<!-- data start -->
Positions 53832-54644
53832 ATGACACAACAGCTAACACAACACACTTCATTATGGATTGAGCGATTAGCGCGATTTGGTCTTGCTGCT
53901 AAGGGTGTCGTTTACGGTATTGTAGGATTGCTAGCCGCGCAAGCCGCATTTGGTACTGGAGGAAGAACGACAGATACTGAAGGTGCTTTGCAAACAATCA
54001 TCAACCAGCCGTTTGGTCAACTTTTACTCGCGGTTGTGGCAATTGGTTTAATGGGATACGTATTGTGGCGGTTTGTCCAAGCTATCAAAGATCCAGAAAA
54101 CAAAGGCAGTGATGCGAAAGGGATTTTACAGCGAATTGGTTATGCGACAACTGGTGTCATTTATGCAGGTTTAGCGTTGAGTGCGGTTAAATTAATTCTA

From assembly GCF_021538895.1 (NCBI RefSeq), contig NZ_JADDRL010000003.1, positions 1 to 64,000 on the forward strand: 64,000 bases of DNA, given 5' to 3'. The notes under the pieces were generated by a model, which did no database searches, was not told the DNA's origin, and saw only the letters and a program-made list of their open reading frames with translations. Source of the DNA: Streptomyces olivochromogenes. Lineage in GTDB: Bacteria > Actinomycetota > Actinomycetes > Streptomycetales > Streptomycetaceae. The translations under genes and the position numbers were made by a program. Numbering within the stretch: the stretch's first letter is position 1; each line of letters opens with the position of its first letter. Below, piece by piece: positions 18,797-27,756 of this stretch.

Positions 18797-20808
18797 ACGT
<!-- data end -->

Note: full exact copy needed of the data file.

Positions 53832-54644
53832 ATGACACAACAGCTAACACAACACACTTCATTATGGATTGAGCGATTAGCGCGATTTGGTCTTGCTGCT
53901 AAGGGTGTCGTTTACGGTATTGTAGGATTGCTAGCCGCGCAAGCCGCATTTGGTACTGGAGGAAGAACGACAGATACTGAAGGTGCTTTGCAAACAATCA
54001 TCAACCAGCCGTTTGGTCAACTTTTACTCGCGGTTGTGGCAATTGGTTTAATGGGATACGTATTGTGGCGGTTTGTCCAAGCTATCAAAGATCCAGAAAA
54101 CAAAGGCAGTGATGCGAAAGGGATTTTACAGCGAATTGGTTATGCGACAACTGGTGTCATTTATGCAGGTTTAGCGTTGAGTGCGGTTAAATTAATTCTA

From assembly GCF_021538895.1 (NCBI RefSeq), contig NZ_JADDRL010000003.1, positions 1 to 64,000 on the forward strand: 64,000 bases of DNA, given 5' to 3'. The notes under the pieces were generated by a model, which did no database searches, was not told the DNA's origin, and saw only the letters and a program-made list of their open reading frames with translations. Source of the DNA: Streptomyces olivochromogenes. Lineage in GTDB: Bacteria > Actinomycetota > Actinomycetes > Streptomycetales > Streptomycetaceae. The translations under genes and the position numbers were made by a program. Numbering within the stretch: the stretch's first letter is position 1; each line of letters opens with the position of its first letter. Below, piece by piece: positions 18,797-27,756 of this stretch.

Positions 18797-20808
18797 ACGT